Schieffer Symposium panel acknowledges media bias

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    Alumnus and host of CBS’ “Face the Nation” Bob Schieffer said he could not imagine a country without a newspaper in front of a sold-out crowd at the fifth annual Schieffer Symposium in the Brown-Lupton University Union Ballroom on Wednesday night.

    This year’s Symposium focused on the economic crisis, the media coverage of President Barack Obama’s performance and the future of journalism.

    The panelists included David Brooks, a columnist for The New York Times; Gwen Ifill, moderator and managing editor of PBS’ Washington Week and author of “The Breakthrough: Politics and Race in the Age of Obama;” Trish Regan, Emmy-nominated correspondent and co-anchor of CNBC’s “The Call;” and Mark Shields, a nationally syndicated columnist and a commentator on PBS’ “The NewsHour with Jim Lehrer.”

    The symposium started off with a discussion about how well Obama has handled the problems during his first months in office.

    Shields said Obama is managing things well and that his political skills are the reason why.

    Schieffer said that while he was moderating the final presidential debate he noticed that Obama stayed composed throughout.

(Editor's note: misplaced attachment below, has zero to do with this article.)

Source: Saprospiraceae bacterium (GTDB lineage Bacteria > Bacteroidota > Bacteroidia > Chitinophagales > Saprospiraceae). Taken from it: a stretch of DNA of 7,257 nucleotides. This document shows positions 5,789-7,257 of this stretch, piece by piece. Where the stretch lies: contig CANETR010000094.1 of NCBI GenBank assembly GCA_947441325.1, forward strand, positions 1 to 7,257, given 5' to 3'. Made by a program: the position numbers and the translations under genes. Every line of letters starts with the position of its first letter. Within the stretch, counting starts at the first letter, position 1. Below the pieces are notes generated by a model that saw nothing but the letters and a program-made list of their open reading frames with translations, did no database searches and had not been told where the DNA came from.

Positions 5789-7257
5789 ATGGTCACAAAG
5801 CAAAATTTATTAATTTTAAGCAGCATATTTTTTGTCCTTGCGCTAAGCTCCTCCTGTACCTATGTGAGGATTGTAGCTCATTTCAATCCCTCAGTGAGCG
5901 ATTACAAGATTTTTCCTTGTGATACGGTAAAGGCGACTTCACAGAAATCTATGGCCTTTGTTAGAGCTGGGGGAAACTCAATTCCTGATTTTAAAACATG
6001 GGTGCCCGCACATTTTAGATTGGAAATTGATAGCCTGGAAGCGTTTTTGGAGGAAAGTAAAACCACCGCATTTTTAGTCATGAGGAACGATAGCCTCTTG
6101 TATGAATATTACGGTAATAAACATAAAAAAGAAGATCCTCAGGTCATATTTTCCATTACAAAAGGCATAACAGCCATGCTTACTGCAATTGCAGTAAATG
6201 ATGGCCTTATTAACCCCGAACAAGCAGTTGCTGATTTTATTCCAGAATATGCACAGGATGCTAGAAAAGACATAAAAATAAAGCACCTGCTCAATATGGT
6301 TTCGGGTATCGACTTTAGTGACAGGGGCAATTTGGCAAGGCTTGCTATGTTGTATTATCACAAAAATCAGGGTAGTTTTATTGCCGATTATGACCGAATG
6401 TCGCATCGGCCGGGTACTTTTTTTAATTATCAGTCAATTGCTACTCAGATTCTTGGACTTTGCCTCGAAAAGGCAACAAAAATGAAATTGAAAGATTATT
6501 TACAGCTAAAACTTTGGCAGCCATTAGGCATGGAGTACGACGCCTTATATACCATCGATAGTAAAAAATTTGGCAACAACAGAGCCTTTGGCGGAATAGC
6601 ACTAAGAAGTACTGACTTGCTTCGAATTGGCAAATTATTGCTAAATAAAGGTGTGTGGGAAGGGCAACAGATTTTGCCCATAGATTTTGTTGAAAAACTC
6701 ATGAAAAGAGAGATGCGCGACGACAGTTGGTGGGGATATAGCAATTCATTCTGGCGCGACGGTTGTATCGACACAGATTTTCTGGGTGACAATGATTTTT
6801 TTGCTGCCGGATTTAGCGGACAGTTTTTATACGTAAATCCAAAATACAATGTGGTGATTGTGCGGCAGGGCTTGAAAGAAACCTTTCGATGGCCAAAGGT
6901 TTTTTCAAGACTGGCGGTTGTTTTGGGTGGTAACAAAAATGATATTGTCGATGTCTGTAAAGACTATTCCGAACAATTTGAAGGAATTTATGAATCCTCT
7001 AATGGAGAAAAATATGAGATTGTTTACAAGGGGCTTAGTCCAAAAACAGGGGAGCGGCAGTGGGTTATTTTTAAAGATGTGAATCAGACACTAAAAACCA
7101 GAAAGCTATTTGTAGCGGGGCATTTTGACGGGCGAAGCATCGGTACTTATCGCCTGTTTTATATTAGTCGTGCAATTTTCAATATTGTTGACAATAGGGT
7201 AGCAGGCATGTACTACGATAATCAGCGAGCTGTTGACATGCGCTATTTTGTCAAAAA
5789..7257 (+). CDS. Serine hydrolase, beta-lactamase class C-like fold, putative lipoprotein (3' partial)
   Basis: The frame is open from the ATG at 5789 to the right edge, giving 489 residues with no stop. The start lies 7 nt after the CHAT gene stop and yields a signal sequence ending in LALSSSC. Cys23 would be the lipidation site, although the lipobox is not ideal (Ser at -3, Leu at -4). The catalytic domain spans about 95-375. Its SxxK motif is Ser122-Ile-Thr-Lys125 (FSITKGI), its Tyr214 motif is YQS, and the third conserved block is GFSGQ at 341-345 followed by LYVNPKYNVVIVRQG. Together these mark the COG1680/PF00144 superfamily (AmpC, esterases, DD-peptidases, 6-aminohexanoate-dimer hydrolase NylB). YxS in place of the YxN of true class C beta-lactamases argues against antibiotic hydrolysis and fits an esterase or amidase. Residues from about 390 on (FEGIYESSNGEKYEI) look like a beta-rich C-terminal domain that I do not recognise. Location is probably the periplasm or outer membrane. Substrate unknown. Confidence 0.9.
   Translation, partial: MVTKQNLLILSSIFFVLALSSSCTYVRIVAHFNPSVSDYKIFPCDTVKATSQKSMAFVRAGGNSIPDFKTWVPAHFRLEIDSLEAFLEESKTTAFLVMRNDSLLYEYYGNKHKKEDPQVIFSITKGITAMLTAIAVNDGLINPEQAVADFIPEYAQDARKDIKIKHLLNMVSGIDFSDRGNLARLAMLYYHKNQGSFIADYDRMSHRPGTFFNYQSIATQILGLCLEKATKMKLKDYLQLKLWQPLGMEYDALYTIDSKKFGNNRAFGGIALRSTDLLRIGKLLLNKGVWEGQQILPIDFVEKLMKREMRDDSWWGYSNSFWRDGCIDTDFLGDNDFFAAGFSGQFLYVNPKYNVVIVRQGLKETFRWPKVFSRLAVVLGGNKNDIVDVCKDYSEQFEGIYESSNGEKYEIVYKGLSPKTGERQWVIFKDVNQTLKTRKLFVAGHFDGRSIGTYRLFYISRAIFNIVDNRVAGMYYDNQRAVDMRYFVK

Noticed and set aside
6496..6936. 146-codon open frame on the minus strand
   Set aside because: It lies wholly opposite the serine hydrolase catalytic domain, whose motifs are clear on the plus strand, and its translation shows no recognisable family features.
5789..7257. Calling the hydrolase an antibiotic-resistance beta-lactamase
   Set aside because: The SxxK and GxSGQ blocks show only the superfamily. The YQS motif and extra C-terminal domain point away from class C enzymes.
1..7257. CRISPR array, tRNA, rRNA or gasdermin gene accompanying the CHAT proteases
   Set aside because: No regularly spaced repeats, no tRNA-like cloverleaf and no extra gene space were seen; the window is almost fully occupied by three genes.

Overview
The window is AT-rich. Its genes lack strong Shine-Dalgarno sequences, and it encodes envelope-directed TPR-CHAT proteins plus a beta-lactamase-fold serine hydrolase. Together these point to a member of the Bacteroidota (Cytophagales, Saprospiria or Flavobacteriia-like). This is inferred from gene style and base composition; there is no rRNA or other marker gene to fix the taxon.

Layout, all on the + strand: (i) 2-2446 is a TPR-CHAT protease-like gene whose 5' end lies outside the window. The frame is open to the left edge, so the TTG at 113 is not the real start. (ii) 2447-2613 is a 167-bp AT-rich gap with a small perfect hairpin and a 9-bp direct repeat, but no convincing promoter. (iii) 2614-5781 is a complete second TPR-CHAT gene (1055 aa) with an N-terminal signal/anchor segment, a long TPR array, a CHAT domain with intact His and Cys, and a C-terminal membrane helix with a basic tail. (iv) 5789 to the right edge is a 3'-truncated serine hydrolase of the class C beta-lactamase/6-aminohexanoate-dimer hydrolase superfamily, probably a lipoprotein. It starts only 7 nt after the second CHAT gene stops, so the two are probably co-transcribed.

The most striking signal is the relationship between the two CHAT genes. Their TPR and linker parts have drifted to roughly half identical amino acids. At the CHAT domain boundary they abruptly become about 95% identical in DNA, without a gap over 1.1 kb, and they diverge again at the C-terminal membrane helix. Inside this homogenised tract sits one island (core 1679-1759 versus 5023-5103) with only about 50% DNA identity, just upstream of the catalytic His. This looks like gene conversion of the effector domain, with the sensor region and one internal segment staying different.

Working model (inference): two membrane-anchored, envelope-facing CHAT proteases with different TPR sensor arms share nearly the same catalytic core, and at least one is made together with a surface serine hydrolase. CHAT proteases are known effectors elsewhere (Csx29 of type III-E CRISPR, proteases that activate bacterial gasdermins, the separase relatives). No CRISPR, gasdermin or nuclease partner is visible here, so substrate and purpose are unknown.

“He is one cool customer,” Schieffer said.

    On the topic of how well the media are doing to cover the Obama presidency, every panelist agreed that there is some form of bias, regardless of whether it is conscious.

    Ifill said in a press conference held before the event that the media are obsessed with whatever makes the most interesting story.

    “The press is obsessed with everything he says and everything she wears,” Ifill said of Obama and his wife, Michelle.

    Shields said the media have a tendency to favor the winner in any campaign.

    Brooks said the majority of the people he works with are in favor of Obama.

    “Among my colleagues, 90 percent vote democratic,” Brooks said.

    Brooks went on to say that even if journalists are not aware of their biases, they have them. However, he said he believes the press is being fair in covering Obama and that most reporters are committed to journalism, not personal politics.

    Shields said he doesn’t think Obama is getting a free ride, but part of problem is that Republicans are currently voiceless.

    The future of journalism was also a topic of concern.

    “It seems like it is about a paper a week now,” Schieffer said, in reference to the newspaper industry crisis.

    The immense use of the Internet and the progression of technology is the primary cause of the concern for the future of journalism, the panelists agreed.

    “Online blogs and such have taken over,” Brooks said.

    Schieffer said the main problem with the Web is that there is no editor and anyone can post anything they want regardless of whether he or she is informed about the topic.

    Ifill said some reporters use the Internet as their outlet, and that it is not the panel’s intent to condemn all bloggers, but standards are necessary.